Julian Weigl: Borussia Dortmund’s latest boy wonder who’s sweeping up in midfield
The 60-second story
- Date of birth: September 8, 1995
- Place of birth: Bad Aibling, Germany
- Height: 6ft 1in
- Position: Defensive midfield
- Current club: Borussia Dortmund (8 apps, 0 goals)
- Former club(s): 1860 Munich
- International: Germany U21 (1 app, 0 goals)
This time last year, Julian Weigl was simply hoping for his chance to impress bigger suitors at struggling second division German side 1860 Munich. Then-head coach Ricardo Moniz (now of Notts County) was sacked on September 24 after just 96 days in charge and replaced by Markus von Ahlen, who himself lasted only 15 matches. But Moniz made a serious impact on Weigl, who at that time was an 18-year-old boy trying to make his way in his first professional season.
The Dutch coach immediately made Weigl captain of one of Germany’s most traditional teams. “Julian is now a man,” Moniz told journalists when asked about his decision.
The tall, slender midfielder started 18 of the remaining 27 league fixtures under Von Ahlen and, his third head coach of the season, Torsten Fröhling. He was relieved of his captain’s duties, but had made a lasting impression in helping to keep one of Germany’s historical names out of the third division, if only just – 1860 needed a relegation play-off win over Holstein Kiel courtesy of a 91st-minute second-leg winner.
Weigl played for one of the worst teams in the country last season, in a position – holding midfield – which often goes unnoticed in the best of sides. Despite the players around him struggling for form, Weigl’s performances were impossible to miss for one of Germany’s biggest clubs. Borussia Dortmund picked up their man for just €2.5 million over the summer, seeing him as a future first-team player.
Why you need to know him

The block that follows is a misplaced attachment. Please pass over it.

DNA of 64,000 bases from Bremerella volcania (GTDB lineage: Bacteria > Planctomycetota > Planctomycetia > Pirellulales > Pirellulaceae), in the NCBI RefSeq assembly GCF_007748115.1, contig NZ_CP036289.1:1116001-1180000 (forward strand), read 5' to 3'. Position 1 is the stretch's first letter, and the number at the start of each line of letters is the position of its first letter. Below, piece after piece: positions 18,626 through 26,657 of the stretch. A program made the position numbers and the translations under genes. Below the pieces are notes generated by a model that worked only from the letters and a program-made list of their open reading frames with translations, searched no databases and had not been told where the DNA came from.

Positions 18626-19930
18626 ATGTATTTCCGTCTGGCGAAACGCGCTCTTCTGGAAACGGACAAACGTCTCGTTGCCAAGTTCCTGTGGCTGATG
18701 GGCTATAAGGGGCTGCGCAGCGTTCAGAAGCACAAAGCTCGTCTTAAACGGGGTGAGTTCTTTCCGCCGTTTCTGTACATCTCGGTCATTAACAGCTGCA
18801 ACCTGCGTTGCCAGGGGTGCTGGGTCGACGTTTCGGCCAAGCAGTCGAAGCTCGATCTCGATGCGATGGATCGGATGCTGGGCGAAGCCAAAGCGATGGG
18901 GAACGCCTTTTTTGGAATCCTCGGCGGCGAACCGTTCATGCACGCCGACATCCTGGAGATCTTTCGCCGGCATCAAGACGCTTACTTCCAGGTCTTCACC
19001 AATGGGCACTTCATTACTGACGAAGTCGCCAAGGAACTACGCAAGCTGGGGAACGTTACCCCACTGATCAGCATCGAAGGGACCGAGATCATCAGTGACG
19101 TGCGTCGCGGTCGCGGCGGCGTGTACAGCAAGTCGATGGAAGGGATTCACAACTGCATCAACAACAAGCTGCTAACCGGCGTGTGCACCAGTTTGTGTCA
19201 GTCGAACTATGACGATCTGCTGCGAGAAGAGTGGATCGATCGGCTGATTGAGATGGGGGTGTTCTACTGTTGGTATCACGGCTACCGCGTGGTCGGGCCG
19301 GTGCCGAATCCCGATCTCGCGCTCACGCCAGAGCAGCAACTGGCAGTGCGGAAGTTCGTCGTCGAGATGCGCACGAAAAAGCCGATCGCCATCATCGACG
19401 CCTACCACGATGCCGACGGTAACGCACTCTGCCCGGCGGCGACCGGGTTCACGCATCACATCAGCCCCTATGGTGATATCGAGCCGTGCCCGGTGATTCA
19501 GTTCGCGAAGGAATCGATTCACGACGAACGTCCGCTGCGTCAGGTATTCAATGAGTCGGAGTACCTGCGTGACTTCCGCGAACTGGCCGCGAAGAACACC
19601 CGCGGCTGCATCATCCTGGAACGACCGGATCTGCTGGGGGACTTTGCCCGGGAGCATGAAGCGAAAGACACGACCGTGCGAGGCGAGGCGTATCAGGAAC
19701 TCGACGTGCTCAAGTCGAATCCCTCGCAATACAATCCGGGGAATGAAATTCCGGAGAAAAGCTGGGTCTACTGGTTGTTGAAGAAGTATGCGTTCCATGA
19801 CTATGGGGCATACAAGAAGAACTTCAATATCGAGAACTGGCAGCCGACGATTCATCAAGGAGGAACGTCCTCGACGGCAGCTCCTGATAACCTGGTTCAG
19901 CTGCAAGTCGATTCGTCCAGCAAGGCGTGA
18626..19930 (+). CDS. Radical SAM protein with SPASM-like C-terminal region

“In this [second] division, it is all about headed duels and long balls, dynamics that he still needs to work on,” were the departing words of former boss Fröhling, who didn’t start him in either leg of that relegation play-off. “With Dortmund he is showing his true quality in a league that allows him to. He always demands the ball, it’s a courage I’ve never seen from such a young player before.”
Fröhling’s words were strong and put expectations high on Weigl’s young shoulders. When he arrived at Dortmund over the summer, many didn’t expect to be hearing his name blasted out around Signal Iduna Park alongside 10 others. Yet the 20-year-old has started in all but two games for Borussia this season, even forcing one of his idols, Sven Bender, onto the substitutes' bench.
As well as Bender, new signing Gonzalo Castro has made hard work of his start in Dortmund, thanks partly to Weigl’s brilliance. Former Bayer Leverkusen man Castro’s only chance this season came at right-back in the Europa League against Odds and didn’t end well (he was withdrawn at half-time with Dortmund 3-1 down). The lanky but stylish Weigl – who once said “I can eat what I want and not change shape, so I do” - already looks a secure piece of Thomas Tuchel’s Dortmund puzzle.
— OptaFranz (@OptaFranz) September 8, 2015